“Text me the details, and I’ll see you tomorrow,” I told her. “Maybe we can grab some barbeque when you get back. I’ve been craving ribs.”

“You’re always craving something.” She laughed. “How are Olivia and Beau doing? Did he start building the ranch yet?”

“It’s only been three weeks since you’ve been gone. Everything is the same.”

Beau was my eldest brother, and he had recently gotten engaged to Olivia, who was best friends with my brother Austin’s fiancée, Lucy. Beau and Austin were the oldest of the seven Hamilton boys, and they still treated me like a kid, but at twenty-five, I was ready to take on a lot more responsibility at the ranch. I wasn’t just the baby of the family. And now that we were having a cash-flow issue, all of us brothers were back at the ranch and trying to figure out our roles.

“Oh, well, I can’t wait to see them. Who knew that Beau and Austin could be so romantic?” Sadie sounded wistful. “Olivia and Lucy are so lucky.”

“They are?” I snorted. “For hooking up with two stinking cowboys?”

“Two cowboys that love them more than life itself,” she said, her voice soft.

I groaned. “Sadie, you’re not going to start going on about love and romance again, are you? How’s about we plan a shooting trip when you get back? That’ll be fun.”

“I don’t want to go hunting.” She sounded annoyed. “I want to find love. Anyway, I have to go. My cousin Daisy invited some guys she knows over, and we’re all going to go drinking.”

“Is that a good idea?”

“It’s a great idea that might lead to even better ideas,” she snapped. “I think I’m going to wear a new catsuit I got.”

“A what?”

“You know, what Catwoman wore in Batman?”

“Sadie, no way in hell are you wearing anything like that, do you hear me?”

“Can’t stop me, Wyatt!” She giggled. “Bye now, I’ll see you tomorrow.”

And with that, she hung up. I frowned at the phone. Sadie Johnson had lost her ever-loving mind. I headed out of my bedroom and down the familiar long corridor that led to the kitchen. I could smell bread baking in the oven and my stomach growled.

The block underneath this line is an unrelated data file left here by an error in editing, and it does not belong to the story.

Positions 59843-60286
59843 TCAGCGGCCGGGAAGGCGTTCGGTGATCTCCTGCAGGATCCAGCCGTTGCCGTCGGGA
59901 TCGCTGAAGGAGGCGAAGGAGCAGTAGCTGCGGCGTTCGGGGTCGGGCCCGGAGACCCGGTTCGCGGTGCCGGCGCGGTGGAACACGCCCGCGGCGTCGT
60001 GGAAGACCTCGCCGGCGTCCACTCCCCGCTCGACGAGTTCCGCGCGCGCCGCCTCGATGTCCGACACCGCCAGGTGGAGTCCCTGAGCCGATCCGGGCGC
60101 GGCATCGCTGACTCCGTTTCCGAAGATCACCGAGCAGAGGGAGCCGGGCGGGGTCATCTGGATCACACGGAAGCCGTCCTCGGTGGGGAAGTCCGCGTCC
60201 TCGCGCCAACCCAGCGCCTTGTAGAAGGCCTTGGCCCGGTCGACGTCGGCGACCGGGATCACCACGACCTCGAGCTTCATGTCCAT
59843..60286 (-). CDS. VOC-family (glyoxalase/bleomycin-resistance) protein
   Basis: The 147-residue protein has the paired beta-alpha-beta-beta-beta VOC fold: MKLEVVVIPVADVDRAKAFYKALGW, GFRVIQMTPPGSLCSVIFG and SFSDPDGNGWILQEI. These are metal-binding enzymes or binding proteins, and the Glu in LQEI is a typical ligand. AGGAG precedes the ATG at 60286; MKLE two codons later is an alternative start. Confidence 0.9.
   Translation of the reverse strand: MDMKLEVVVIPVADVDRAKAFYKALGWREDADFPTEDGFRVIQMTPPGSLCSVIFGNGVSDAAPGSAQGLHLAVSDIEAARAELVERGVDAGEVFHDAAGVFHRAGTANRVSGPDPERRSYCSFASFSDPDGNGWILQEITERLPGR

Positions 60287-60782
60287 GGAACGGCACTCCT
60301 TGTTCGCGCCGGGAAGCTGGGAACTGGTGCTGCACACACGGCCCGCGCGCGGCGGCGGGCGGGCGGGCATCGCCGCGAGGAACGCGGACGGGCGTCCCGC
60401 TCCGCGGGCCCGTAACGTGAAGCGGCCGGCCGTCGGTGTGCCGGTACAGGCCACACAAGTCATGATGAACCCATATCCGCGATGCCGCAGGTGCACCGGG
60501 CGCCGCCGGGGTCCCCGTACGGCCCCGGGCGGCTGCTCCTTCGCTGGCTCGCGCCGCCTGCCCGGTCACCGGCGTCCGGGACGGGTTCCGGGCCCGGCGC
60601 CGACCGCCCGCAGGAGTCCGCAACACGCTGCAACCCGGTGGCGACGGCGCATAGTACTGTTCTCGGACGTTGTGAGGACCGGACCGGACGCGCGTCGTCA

“What you making, Mama?” I asked as I entered the kitchen and gave her a kiss on the cheek. “Hi, Eloise.”

A little girl was standing next to my mom with flour on her hands and in her light blond hair. Eloise and her aunt Arya were staying with us. She was a cute kid, and I could tell that my mom loved her, but that just made me worried for the day Eloise and Arya would leave. Mom already moaned about needing grandkids on a daily basis.

“Pot roast in the oven, along with some sourdough bread.” She beamed at me. “Eloise wanted to try her hand at making some shortbread cookies.”

“Yummy.” I grinned. “Save some for me.”

“I will.” Eloise beamed at me. “Is Auntie Sadie coming over for dinner?”

“No.” I shook my head. “She’s still in Idaho.”

“I miss her.” Eloise’s cute little face scrunched up. “I hope she comes home soon.”

“Yeah, well.” I shrugged, feeling Mom’s gaze on me. “Don’t suppose you’ll make me a sandwich, Mom?”

“You have two good hands, Wyatt Hamilton.” She hit me lightly with a dishtowel. “You can make your own sandwich.”

“Yes, Mama.” I laughed and headed to the fridge. “Oh, by the way, I won’t be home for dinner tomorrow night. I’m picking Sadie up from the airport, and then we’re going to go out for barbecue.”